15.2 IP with a 10.34 ERA at Home, 23.0 IP with a 1.96 ERA on Road
Now that’s a split.
While I don’t assert that he’s a 10+ ERA pitcher at home (no one’s that bad) and a Scherzer-like ace on the Road, he obviously benefits from being away from Coors. And Petco Park in San Diego was the most pitcher-friendly park in the MLB last year outside of AT&T in San, making this a matchup to feast on. Toss in the fact that SD has a strikeout-prone lineup with a freshly minted, strikeout-happy rookie (Reyes) in the six-hole and no Wil Myers in sight, there isn’t much for Marquez to be afraid of.
He’s also been very unlucky with a super high .356 BABIP and a way-too-low 67.3% LOB rate that’s bound to go up. The high walk rate is very concerning, especially when he’s giving up HR, but that shouldn’t be an issue in cavernous Petco Park.
Jeremey Hellickson (WSH) vs. LAD (5/20) – 33.9%
2018 stats: (32.2 IP) 2.20 ERA, 0.86 WHIP, 7.16 K/9, 1.38 BB/9
Hellickson is one of those guys where you see his statline and wonder how he’s only 34% owned. The answer is he may not be for long.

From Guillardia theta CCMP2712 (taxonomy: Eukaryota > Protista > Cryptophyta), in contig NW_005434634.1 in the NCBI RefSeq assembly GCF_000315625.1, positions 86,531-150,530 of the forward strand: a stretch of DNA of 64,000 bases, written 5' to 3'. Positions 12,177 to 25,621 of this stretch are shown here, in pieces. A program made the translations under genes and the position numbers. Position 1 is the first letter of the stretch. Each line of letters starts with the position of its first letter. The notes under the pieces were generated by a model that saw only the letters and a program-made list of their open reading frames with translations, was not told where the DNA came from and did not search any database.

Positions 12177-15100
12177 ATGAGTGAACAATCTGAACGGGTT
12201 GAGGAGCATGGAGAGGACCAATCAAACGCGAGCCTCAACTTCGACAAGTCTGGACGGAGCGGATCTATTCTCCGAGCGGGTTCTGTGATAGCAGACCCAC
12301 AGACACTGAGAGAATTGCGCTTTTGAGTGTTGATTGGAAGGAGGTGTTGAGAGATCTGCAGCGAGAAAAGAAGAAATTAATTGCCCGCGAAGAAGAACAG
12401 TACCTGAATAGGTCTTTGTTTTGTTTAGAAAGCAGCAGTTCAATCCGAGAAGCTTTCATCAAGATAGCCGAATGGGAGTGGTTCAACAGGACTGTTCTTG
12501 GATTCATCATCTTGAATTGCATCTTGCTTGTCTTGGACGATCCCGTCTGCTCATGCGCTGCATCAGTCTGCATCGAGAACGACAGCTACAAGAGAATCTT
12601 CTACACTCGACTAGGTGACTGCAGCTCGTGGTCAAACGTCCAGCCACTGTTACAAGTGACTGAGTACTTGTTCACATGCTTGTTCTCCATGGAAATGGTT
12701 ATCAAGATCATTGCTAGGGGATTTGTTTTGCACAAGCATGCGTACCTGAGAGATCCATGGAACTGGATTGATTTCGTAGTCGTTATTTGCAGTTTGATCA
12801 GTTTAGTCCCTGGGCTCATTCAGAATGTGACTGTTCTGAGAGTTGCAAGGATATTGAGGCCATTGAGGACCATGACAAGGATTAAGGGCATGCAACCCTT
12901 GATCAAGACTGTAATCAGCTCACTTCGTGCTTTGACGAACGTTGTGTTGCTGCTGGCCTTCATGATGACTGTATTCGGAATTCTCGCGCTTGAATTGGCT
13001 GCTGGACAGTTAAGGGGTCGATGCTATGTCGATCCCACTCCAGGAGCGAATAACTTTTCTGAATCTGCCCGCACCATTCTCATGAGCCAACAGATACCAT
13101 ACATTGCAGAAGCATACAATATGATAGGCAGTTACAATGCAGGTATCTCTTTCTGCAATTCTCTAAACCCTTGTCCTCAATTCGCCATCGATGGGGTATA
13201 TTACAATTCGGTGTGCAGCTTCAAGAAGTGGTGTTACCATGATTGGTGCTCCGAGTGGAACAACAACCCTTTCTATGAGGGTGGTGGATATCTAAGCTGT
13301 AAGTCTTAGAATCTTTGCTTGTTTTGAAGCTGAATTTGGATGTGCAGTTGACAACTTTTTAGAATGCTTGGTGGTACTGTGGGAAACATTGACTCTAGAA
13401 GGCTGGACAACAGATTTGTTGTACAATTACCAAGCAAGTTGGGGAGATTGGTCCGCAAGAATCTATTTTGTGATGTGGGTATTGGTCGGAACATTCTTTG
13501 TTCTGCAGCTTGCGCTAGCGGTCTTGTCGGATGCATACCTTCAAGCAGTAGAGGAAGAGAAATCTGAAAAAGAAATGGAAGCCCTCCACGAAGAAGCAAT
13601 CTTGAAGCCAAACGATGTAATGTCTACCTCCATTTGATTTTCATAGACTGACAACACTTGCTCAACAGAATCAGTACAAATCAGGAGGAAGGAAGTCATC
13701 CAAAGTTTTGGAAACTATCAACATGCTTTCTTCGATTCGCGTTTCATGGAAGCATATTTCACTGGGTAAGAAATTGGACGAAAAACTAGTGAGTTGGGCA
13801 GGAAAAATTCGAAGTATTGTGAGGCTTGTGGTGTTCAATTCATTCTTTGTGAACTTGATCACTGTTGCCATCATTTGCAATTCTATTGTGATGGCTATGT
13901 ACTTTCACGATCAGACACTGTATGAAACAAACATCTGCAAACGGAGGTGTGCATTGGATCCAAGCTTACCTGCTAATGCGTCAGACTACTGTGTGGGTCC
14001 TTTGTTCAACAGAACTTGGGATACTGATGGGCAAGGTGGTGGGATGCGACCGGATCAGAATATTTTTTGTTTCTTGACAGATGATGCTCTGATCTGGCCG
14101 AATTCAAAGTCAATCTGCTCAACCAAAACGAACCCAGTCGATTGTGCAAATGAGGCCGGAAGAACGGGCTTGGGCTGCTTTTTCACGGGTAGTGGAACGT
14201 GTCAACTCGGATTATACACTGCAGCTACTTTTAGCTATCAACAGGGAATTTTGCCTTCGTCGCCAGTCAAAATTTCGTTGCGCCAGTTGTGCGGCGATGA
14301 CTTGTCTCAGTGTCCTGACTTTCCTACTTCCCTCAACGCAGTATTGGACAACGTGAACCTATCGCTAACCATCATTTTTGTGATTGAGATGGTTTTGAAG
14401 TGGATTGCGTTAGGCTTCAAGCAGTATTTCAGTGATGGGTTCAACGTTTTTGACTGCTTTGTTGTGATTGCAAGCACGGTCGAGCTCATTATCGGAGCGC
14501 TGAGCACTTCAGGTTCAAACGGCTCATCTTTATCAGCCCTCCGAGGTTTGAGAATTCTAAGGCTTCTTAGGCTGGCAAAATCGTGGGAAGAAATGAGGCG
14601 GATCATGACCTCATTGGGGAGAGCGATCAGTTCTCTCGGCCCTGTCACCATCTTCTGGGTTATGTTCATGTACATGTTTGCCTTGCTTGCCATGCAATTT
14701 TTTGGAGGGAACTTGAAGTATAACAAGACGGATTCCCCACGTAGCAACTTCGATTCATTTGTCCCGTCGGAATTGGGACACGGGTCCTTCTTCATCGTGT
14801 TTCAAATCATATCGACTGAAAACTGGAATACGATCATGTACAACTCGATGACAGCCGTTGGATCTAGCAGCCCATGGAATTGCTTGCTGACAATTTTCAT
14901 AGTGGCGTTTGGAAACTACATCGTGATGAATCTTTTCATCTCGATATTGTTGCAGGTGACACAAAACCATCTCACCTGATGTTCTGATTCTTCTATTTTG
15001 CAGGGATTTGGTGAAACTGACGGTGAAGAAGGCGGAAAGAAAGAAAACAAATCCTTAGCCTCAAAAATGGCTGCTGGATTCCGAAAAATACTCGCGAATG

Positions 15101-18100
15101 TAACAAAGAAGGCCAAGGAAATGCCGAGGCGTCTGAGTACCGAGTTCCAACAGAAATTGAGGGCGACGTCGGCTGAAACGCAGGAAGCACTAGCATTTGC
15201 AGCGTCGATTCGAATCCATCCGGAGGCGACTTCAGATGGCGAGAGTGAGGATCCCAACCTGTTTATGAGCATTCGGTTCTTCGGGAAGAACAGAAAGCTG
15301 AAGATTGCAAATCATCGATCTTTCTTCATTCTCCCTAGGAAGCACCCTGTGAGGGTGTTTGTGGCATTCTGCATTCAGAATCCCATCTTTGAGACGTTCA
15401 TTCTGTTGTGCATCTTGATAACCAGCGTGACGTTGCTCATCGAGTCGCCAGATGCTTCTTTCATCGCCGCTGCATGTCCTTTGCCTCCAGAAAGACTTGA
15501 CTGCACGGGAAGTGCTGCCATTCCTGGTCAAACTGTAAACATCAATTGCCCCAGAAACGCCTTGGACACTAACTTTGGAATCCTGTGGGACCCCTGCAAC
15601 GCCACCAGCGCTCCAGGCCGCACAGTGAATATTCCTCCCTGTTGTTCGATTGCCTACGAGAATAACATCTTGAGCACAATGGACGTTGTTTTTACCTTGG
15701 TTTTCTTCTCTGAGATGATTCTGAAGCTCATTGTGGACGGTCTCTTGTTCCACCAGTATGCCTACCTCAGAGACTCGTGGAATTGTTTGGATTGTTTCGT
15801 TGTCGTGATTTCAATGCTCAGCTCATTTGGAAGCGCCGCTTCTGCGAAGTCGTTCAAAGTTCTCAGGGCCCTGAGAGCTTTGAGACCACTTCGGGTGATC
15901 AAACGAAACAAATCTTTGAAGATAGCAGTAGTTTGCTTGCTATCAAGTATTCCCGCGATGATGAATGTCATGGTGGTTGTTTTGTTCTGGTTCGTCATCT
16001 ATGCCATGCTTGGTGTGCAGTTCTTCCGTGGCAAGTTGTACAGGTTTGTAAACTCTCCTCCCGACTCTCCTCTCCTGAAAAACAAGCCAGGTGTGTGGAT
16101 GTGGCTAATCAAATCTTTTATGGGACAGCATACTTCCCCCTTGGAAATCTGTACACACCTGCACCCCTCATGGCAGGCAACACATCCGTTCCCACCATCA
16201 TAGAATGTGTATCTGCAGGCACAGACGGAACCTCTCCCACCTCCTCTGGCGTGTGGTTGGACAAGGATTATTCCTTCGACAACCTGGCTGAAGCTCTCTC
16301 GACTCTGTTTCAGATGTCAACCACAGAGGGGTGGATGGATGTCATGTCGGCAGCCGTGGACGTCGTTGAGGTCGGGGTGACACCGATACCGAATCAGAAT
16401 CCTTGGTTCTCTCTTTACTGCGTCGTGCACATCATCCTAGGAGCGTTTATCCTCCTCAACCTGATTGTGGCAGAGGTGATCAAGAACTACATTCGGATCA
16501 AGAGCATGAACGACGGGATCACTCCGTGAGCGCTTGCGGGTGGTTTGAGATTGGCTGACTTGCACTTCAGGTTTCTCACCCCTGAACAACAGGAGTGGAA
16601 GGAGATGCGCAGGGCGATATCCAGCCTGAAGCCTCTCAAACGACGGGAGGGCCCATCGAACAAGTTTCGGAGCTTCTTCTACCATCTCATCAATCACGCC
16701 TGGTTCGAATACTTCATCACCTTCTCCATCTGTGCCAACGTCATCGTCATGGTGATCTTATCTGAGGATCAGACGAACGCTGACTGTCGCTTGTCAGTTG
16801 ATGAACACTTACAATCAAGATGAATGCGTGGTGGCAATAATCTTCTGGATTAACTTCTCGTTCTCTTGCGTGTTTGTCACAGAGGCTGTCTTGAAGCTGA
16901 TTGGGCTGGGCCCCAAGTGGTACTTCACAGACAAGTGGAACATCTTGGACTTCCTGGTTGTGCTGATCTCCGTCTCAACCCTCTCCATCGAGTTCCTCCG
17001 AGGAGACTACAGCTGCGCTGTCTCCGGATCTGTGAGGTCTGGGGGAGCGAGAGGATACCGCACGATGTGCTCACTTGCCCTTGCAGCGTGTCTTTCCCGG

While his season ratios are phenomenal, particularly his ERA and WHIP, he’s been even better recently. Over his last two starts, Hellickson has K’ed 13 batters in just 11+ IP, finally adding the high K-rate piece to his sweet ratio puzzle. But therein lies the problem.
Manager Dave Martinez has been adamant in pulling Hellickson out of games early: in 6 starts this year, Hellickson has only been allowed to pitch 6 or more innings once, and that was against the Padres. Even when he was cruising last week against the Diamondbacks after 5 innings in which he got 5 K’s and just 3 hits and 1 BB with a great pitch count, Martinez pulled him from the game. The reasoning behind this move is that the Nationals don’t trust Jeremey Hellickson to face the order three times.
Whenever the opposing team has seen Hellickson twice in one game, the hook comes out. In fact, Hellickson has only been allowed to face the batters three times in one game for 1.2 innings this year, or 5 outs. However, the data (what little there is) supports that move, as his ERA in 2018 has risen exponentially by the number of times he’s been through the order: 0.57 ERA (1st time thru order), 1.76 ERA (2nd time thru order), and a comical 21.6 ERA on his third pass through the order. Yikes.